Hybrids and helium
[This is the pre-edited version of my Lab Report column for the October issue of Prospect.]
It’s not obvious that, when the Human Fertilisation and Embryology Authority was established in 1991, anyone involved had much inkling of the murky waters it would be required to patrol. The HFEA was envisaged primarily as a body for regulating assisted conception, and so it seemed sensible to give it regulatory powers over human embryo research more generally. Sixteen years later, the HFEA is having to pronounce on issues that have little bearing on fertility and conception, but instead concerns biological research that some say is blurring the boundaries of what it means to be human.
So far, the HFEA has remained commendably aloof from the ill-founded fears that this research attracts. Its latest permissive ruling on the creation of human-animal cells is the outcome of sober and informed consideration of a sort that still threatens to elude the British government. It belies (in the UK, at least) the fashionable belief that Enlightenment ideals are in eclipse.
There are many different ways human and non-human components might be mixed in embryos. Some research requires human genetic material to be put into animal cells – for example, to create human embryonic stem cells without reliance on a very limited supply of human eggs. There are also arguments for putting animal genes into human cells, which could offer new ways to study the early stages of human development, and might even help assess embryo quality for assisted conception.
Certainly, there are dangers. For example, eviscerating an animal cell nucleus (where most DNA is housed) to make way for a human genome does not remove all the host’s genetic material. Such transfers, which produce so-called cytoplasmic hybrid (‘cybrid’) cells might, if used to make stem cells for medical implantation, run the risk of introducing animal diseases into human populations. Recent findings that genomes can be altered by ‘back-transfer’ from non-genetic material adds to the uncertainties.
But no one is intending at this stage to use cybrids for stem-cell treatments; they are strictly a research tool. The HFEA has decided that there is no ‘fundamental reason’ to prohibit them – recognizing, it seems, that protests about human dignity and unnaturalness impose misplaced criteria. It stresses that the ruling is not a universal green light, however, and that licensing will be made on a case-by-case basis – as they surely should be. The first such applications are already being considered, and are likely to be approved.
The ruling says nothing yet about other human-animal fusions, such as embryos with mixtures of human and animal cells (true chimeras) or hybrids made by fertilization of eggs with sperm of another species. These too may be useful in research, but carry a higher yuk factor. On current form, it seems we can count on the HFEA not to succumb to squeamishness, panic or the mendacious rhetoric of the slippery slope.
Was it vanity or bravery that prompted Craig Venter to allow his complete genome to be sequenced and made public? That probably depends on how you feel about Venter, whose company Celera controversially provided the privatized competition to the international Human Genome Project. Both those efforts constructed a composite genome from the DNA of several anonymous donors, and analysed only one of each pair of the 23 human chromosomes.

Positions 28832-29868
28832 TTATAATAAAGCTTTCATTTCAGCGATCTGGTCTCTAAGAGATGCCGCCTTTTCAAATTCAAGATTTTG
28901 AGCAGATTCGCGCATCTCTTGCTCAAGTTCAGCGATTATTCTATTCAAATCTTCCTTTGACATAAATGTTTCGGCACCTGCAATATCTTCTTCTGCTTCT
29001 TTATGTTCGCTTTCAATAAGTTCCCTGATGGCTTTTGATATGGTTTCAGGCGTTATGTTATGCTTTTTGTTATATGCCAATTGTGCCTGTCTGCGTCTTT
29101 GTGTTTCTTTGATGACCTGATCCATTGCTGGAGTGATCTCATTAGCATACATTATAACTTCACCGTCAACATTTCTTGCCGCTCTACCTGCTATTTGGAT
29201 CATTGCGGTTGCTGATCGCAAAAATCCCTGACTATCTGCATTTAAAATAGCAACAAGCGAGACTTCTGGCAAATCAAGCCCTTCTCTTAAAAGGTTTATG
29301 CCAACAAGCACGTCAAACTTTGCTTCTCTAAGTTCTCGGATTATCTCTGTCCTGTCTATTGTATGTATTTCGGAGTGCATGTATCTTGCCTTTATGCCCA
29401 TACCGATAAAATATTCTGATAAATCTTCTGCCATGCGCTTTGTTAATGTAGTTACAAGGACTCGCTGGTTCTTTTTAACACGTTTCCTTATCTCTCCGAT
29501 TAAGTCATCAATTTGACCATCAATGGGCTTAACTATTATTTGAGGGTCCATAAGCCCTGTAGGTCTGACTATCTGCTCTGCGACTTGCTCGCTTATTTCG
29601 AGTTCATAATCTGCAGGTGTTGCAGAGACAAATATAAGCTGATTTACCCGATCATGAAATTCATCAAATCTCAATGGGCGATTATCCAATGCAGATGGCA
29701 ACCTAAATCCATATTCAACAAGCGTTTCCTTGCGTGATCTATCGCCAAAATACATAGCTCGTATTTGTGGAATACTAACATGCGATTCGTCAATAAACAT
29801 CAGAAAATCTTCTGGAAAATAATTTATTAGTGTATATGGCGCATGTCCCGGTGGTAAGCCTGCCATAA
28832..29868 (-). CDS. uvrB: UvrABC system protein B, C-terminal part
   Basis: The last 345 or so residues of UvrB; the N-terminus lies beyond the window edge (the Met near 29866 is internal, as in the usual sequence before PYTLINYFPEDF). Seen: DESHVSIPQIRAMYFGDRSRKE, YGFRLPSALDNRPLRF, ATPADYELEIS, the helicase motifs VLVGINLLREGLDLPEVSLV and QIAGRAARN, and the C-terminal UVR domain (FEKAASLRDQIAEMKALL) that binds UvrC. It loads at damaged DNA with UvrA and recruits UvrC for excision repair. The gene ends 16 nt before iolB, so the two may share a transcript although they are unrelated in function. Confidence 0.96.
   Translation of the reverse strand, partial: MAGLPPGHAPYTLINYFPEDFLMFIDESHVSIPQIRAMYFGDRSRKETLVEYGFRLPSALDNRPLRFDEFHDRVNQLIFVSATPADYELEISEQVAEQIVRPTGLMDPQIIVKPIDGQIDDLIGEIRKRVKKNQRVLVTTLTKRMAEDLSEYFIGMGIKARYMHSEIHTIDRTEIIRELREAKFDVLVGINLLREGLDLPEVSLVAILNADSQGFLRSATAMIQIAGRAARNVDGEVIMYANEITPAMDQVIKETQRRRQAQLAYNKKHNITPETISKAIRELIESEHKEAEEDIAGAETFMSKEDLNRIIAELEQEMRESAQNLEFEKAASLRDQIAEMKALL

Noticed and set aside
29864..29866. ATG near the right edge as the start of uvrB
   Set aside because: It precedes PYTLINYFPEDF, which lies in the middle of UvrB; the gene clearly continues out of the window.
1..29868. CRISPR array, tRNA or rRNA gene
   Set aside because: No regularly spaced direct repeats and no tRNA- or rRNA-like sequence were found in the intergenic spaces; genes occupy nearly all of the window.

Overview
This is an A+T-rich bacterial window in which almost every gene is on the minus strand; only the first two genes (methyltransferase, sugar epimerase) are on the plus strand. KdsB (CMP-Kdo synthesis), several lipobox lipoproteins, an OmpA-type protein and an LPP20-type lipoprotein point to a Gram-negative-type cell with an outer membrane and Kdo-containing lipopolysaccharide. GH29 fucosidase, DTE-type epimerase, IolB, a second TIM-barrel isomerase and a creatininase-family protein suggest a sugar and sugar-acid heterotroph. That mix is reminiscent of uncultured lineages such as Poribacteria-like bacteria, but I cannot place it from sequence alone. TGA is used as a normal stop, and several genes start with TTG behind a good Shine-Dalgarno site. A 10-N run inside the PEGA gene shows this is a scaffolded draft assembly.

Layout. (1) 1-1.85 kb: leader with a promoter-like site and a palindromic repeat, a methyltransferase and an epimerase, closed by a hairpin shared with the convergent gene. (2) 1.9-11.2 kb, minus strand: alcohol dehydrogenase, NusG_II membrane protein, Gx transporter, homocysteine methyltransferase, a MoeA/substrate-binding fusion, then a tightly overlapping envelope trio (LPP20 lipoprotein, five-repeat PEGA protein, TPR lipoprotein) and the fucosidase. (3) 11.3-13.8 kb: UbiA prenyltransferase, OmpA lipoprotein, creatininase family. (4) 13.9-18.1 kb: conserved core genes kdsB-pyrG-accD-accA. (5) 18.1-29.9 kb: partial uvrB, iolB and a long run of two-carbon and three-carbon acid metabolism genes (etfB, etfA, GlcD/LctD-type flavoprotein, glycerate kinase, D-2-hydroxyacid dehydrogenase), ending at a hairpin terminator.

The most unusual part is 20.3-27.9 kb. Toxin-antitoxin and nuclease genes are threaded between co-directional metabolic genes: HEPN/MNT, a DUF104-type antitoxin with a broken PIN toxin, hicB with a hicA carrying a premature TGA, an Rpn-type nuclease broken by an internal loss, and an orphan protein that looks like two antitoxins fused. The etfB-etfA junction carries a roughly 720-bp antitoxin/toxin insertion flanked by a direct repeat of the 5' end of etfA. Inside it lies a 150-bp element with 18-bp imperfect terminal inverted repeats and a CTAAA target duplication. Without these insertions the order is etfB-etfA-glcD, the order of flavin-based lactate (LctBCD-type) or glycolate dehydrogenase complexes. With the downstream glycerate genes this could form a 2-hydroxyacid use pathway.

In contrast, Venter’s team has decoded both of his chromosomes, revealing the different versions of genes acquired from each parent. It is these variants, along with the way each is controlled within the genome and how they interact with the environment, that ultimately determines our physical characteristics. The analysis reveals other sources of difference between chromosomal ‘duplicates’, such as bits of genes that have bits inserted or cut out. This is, you might say, a study of how much we differ from ourselves – and it should help to undermine the simplistic notion that we’re each built from a single instruction manual that is merely read again and again from conception to the grave.
Venter bares all in a paper in the free-access electronic journal PLoS Biology, joining Jim Watson, a co-discoverer of the structure of DNA, as one of the first individuals to have had his personal genome sequenced. Some have complained that this ‘celebrity’ sequencing sends out the message that personalized genomics will be reserved for the rich and privileged. But no one yet really knows whether such knowledge will prove a benefit or a burden – Venter has discovered a possible genetic propensity towards Alzheimer’s and cardiovascular diseases. The legal and ethical aspects of access to the information are a minefield. Venter himself says that his motive is partly to stimulate efforts to make sequencing cheaper. But right now, he has become in one sense the best-known man on the planet.
The moon has always been a source of myth, and now we have some modern ones. Many people will swear blind, without the slightest justification, that the Apollo missions gave us Teflon and the instant fruit drink Tang. New calls for a moon base are routinely supported now with the claim that we can mine the lunar surface for nuclear-fusion fuel in the form of helium-3, a rare commodity on Earth. BBC’s Horizon bought the idea, and it’s been paraded in front of the US House of Representatives. But as physicist Frank Close pointed out recently, there is no sound basis to it. None of the large fusion projects uses helium-3 at all, and the suggestion that it would be a cleaner fuel simply doesn’t work, at least without a total reactor redesign. That’s not even to mention the cost of it all. But no straw is too flimsy that advocates of human spaceflight will fail to grasp it.